“The Chairman seems to recognize that the broadband market is in fact working and benefiting consumers. Innovation is booming and choices are proliferating. As consumer tastes and needs evolve at a fast pace, companies are experimenting with new services, and new pricing models, tailored toward their customers. This is how free and competitive markets should work, especially in the Internet space. In short, nothing is broken in this market, certainly nothing that government needs to intervene and fix. That’s why it’s worth commending when a government official recognizes the need for regulatory humility, especially when it comes to the Internet. Those who want to impose legacy telephone regulations, or the business agenda of their particular company, on a dynamic Internet industry are not serving the interests of consumers or our country. If little else is clear in our economy today, one thing sure is– that the Internet is working quite well today and has no need for such intrusions.”
Posted by: AT&T Blog Team on May 8, 2012 at 1:28 pm
The following is in response to comments made today by FCC Chairman Julius Genachowski at the International CTIA Wireless Show. It can be attributed to Jim Cicconi, AT&T Senior Executive Vice President, External and Legislative Affairs.
“The need for more spectrum is an industry-wide issue and problem. The merger AT&T proposed last year was all about creating more capacity by combining the spectrum holdings and networks of two companies. The FCC was within its rights to withhold its approval. But it is incorrect when it denies the impact such decisions have on the price of wireless services.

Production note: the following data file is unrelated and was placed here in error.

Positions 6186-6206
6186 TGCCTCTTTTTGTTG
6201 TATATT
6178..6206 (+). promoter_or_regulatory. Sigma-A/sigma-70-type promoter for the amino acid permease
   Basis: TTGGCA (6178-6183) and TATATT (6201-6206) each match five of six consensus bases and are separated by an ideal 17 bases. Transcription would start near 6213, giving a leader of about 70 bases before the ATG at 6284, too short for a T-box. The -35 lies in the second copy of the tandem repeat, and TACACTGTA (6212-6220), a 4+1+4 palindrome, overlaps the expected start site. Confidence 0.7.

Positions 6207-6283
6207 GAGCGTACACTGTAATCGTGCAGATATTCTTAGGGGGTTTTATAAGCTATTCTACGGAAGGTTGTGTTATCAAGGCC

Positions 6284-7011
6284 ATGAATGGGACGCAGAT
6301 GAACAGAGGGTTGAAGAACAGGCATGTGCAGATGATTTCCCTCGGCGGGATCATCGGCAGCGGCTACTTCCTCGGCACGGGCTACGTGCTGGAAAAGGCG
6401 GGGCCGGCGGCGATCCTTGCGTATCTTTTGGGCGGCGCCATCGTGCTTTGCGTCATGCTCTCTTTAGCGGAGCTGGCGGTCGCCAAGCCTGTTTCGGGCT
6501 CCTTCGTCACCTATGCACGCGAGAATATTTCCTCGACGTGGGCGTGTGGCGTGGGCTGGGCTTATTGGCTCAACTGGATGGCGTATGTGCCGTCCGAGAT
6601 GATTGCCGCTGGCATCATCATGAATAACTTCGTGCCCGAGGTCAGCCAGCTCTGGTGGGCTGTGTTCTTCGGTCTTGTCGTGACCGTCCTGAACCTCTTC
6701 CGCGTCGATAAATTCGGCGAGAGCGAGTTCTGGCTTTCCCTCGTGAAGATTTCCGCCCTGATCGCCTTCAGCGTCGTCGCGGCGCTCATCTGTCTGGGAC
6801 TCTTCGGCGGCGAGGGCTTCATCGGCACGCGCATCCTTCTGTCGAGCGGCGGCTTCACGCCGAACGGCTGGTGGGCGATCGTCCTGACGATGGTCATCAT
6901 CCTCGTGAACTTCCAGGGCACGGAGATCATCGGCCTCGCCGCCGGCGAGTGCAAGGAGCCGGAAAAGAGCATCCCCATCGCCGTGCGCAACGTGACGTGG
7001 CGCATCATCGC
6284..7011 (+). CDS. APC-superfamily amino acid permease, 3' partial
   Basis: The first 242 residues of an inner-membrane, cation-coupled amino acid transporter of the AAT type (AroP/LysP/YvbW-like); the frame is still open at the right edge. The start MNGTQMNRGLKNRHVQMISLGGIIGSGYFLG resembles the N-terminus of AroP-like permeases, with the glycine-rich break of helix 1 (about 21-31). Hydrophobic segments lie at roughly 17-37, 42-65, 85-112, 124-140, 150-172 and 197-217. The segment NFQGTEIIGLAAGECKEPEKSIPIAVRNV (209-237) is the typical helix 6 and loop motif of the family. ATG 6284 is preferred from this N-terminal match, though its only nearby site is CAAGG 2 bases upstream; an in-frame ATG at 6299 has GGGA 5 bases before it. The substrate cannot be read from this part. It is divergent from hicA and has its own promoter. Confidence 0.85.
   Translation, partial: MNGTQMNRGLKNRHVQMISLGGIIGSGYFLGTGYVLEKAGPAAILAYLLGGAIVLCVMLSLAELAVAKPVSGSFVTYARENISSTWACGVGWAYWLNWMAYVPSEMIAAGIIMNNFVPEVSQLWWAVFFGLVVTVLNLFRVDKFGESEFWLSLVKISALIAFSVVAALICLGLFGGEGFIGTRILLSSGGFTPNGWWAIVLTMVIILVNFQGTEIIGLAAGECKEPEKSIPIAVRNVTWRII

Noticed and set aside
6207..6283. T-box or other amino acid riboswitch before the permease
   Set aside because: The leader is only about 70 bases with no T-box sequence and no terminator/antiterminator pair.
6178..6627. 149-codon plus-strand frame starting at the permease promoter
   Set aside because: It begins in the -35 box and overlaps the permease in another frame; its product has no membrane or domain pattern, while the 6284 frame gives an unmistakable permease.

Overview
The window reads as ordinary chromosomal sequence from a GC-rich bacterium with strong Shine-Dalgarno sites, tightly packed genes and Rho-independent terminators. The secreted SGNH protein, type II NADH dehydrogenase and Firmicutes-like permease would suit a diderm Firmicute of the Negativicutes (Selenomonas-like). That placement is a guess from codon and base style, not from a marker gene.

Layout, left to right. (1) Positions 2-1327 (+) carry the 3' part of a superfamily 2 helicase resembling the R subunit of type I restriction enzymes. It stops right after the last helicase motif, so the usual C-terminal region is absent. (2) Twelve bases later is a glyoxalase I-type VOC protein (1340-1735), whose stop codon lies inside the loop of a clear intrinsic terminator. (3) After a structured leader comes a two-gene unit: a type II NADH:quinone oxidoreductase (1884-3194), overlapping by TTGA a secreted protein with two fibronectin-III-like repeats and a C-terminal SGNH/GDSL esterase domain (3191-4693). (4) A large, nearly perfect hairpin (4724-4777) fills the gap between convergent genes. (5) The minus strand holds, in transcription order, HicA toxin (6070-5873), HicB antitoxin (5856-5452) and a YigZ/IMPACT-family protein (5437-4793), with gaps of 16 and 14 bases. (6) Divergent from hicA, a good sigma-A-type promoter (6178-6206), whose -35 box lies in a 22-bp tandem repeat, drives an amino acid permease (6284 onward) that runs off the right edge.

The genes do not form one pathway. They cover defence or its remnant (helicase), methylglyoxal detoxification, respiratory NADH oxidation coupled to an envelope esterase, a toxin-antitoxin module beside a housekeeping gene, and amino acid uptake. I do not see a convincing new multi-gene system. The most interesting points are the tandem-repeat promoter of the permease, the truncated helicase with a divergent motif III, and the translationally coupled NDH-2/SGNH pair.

“Basic economics, and the law of supply and demand, apply to the wireless industry as to all others. In the case of wireless, without additional capacity, which would have been created by our transaction, prices rise. This simple point was made last week by AT&T’s Chairman.
“Last year, when Chairman Genachowski spoke at the CTIA convention he made essentially the same point, saying,
‘If we do nothing in the face of the looming spectrum crunch, many consumers will face higher prices—as the market is forced to respond to supply and demand….’
Posted by: AT&T Blog Team on May 4, 2012 at 3:28 pm
In case you missed it, the Progressive Policy Institute this week held a conference here in Washington at the National Press Club on the economic implications of the wireless boom. AT&T’s Jim Cicconi delivered remarks that focused on the outdated regulations that stand to affect the growth and innovation of the wireless market. Check out the videos below to hear more from Jim on modernizing current communications laws to better fit the ever changing marketplace, and other panelists talking about the wireless boon.
Here, Jim talks about how the regulatory structure in this country is designed to oversee a wireline voice monopoly, which does not exist today.
And here, Jim talks about how the Telecom Act is out of date and that there’s a need to take a fresh look at modernizing the function of the FCC as well.
Roger Enter of Recon Analytics discusses his new study, “The Wireless Industry: The Essential Engine of U.S. Economic Growth,” and the impact the wireless industry has on job creation and GDP.
Tom Hazlett, Professor of Law & Economics at the nearby George Mason University, talks about the wireless innovation wave and that it is just beginning.
Mike Mandel, Chief Economic Strategist of the Progressive Policy Institute, addresses how while investment by the government has been falling in recent years, investment by wireless providers is very strong. Are they “investment heroes”?